Archive for the ‘Uncategorized’ Category

A Funny IA Thing Happened on the Way to Consensus…

July 4, 2014

I’ve wondered for a long time why intranets and information / knowledge management solutions are always built from the ground up as ‘start from scratch’ projects. After all, if you stand back and look at organisations, they each have similar high-level capabilities. Each has operations, corporate services, marketing, service and product development, and finance & procurement functions.

I’ve long held the view that ‘process is king’. As an Information Management professional, I believe all content is produced by business processes intended for the support or consumption by other processes. Given that, I also believe information architecture should be process-centric.

I recently ran a workshop called Process-centric Information Architecture and Governance (which can be seen on SlideShare here). In the workshop, after taking participants through the a high level, process-centric information architecture, I asked them to do a group exercise. The exercise involved them developing a high level capability model which could be used as the basis of an information architecture for their organisations.

Each of the groups had participants from at least three organisations. Organisations ranged across government and the private sector, mainly large, with participants primarily being Information Managers.

After 15 minutes, I asked a representative from each group to stand up and explain their model, after which I asked a couple of questions:

  • Did each group member believe their model could be used as the basis for a capability-based portal for their intranet?
  • Of the three models (three groups), which did they feel was the best for their organisation?

Each group member believed strongly:

  • Their model could be used
  • Their model was the best of the three

The take-aways from the exercise are:

  • High level information architecture CAN be applicable across organisations. (If there are no widely accepted models used today, this doesn’t mean it won’t come about tomorrow.)
  • Collaborative, inclusive decision making results in strong and committed ownership, and a shared vision. This is why it’s important to build high-level models in consultation with your key stakeholders, and bring them along on the journey

On a final note for this blog article, I’d like to say how impressed I was with the participants in my workshop. They listened with an open mind, thought about the challenges I presented them with, and each contributed well. In this game there are no answers or models which are ‘rightest’. The key thing of importance is that you have a thought through model you can explain to others.

 

Elements of an Intra / Extra / Internet Governance Plan

November 1, 2011

In my previous occasional posts I’ve talked about important success factors in getting the most business benefit from Content Management System based applications. Intranets, Internets, extranets and ultranets (ie. an integrated fusion of knowledge management systems) aside, you can happily build line of business solutions using CMS, especially using content management, forms and workflow. Even better with metrics and reporting. I’ll expand on that in a future blog.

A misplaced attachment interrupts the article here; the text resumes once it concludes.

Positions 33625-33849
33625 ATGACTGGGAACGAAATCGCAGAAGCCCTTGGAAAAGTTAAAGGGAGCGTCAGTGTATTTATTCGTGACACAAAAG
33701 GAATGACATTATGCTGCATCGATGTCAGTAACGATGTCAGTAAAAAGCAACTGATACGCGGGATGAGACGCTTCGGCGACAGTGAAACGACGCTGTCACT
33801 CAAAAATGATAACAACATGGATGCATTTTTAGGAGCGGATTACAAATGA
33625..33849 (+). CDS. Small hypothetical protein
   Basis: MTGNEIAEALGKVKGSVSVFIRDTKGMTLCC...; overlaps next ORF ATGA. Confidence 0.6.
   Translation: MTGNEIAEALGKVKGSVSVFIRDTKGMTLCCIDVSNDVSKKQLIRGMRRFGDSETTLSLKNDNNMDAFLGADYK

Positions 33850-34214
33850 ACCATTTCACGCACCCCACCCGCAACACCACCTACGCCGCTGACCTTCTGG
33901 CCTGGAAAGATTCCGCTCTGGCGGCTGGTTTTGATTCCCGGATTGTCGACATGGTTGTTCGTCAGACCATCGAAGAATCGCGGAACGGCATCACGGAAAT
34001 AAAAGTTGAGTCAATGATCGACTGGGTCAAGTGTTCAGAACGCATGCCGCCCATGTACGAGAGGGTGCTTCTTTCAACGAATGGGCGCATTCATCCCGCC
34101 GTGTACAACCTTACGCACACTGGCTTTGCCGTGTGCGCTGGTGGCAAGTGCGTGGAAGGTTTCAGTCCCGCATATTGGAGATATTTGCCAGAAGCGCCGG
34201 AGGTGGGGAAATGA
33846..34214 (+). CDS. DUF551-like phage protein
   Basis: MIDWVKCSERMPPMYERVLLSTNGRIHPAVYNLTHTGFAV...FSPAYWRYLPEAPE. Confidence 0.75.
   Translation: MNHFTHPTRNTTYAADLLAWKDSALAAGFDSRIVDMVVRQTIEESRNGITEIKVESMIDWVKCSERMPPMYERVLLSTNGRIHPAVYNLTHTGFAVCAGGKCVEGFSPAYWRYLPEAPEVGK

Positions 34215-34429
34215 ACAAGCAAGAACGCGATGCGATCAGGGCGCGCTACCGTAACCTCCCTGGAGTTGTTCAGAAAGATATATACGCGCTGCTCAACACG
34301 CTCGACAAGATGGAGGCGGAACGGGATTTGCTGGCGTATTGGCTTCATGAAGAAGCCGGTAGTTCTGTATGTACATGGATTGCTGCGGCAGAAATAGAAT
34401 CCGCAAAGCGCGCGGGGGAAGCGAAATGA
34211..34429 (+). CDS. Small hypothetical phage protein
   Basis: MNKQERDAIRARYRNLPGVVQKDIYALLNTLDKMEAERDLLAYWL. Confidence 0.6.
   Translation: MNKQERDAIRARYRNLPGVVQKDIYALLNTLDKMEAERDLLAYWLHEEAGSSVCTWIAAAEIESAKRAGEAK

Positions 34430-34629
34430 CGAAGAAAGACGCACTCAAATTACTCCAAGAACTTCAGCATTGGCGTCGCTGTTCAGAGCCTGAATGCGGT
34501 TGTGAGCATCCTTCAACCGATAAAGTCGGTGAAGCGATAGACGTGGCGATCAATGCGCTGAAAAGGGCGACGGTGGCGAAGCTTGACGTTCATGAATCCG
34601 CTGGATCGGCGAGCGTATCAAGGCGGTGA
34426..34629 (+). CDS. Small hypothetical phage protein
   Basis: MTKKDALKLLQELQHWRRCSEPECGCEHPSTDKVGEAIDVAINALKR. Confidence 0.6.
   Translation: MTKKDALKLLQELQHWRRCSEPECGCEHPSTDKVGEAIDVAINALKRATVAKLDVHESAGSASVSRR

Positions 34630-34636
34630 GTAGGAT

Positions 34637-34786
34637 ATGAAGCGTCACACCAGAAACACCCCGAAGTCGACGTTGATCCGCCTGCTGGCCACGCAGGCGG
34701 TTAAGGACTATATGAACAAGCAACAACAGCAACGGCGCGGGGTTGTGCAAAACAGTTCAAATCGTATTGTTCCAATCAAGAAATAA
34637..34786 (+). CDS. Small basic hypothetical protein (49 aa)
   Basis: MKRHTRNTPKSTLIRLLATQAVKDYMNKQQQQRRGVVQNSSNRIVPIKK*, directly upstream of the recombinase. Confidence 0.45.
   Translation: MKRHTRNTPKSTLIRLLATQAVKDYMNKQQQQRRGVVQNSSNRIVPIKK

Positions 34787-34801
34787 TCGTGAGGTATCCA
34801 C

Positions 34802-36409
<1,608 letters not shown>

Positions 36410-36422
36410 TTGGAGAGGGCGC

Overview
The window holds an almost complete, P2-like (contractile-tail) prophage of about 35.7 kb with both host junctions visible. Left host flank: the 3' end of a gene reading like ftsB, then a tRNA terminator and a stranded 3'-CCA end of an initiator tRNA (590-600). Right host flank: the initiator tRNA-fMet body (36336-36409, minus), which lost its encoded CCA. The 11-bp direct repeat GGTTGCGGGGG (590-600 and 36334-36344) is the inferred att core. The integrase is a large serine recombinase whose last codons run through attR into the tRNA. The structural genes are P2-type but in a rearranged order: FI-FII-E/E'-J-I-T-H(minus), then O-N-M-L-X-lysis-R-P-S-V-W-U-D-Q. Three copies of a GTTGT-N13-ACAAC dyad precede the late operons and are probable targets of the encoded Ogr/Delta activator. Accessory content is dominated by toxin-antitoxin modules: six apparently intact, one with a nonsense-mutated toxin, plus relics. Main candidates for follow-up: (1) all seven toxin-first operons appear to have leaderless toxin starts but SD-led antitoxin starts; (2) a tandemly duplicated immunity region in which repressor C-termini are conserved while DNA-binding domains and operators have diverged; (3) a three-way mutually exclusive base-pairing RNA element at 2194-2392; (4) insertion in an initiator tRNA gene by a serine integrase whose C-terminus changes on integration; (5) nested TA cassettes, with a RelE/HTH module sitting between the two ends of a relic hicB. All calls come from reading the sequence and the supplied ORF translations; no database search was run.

Factors contributing to success (and for that matter issues and risks to be overcome) should be part of a Governance Plan. Your Governance Strategy should cover two main parts: Implementation and operation (ie post-implementation).

The main elements of a Governance Strategy / Plan are shown below:

Main components of a content management system implementation and governance plan

Generic model for governance of ECM / CMS based solutions

We have developed a detailed Governance Plan, which includes many templated resources, and found this invaluable as a starting point for new projects or projects which are in strife. Don’t get too hung up that is says SharePoint – the model is generic and can be applied to any enterprise content management project.

There are many different variations of governance plans, and each project / organisation will have differing needs. It’s important that each element is considered.

One common characteristic of content management projects, far more so than for other IT solutions, is that you find yourself in a constant state of discovery. Just about every day you will find ideas for new applications of benefit in support of business processes. You can’t do them all at once, but it’s important not to lose track of these ideas, and to have an evaluation process that assesses ideas and turns them into reality. In the Governance model above, this is covered under the Benefits Realisation Strategy.

In my experience, it’s rare to see much if any attention paid to a Benefits Realisation strategy, or to have it as a formal part of an ECM project. But like most things, if you don’t actively manage benefits, then you’ll rarely fulfil them. Aspects of a Benefits Realisation Strategy include: Establishment of a Benefits Register; mechanisms to gather feedback and ideas; an assessment and approval process; funding; reporting and post-implementatino review.

At one client, the approval process was tied into general project approval and funding processes, owned by the Finance department. If an idea was assessed as meeting or exceeding a threshold value then it was mandatory to formally consider it, and if approved, funding was automatically assigned.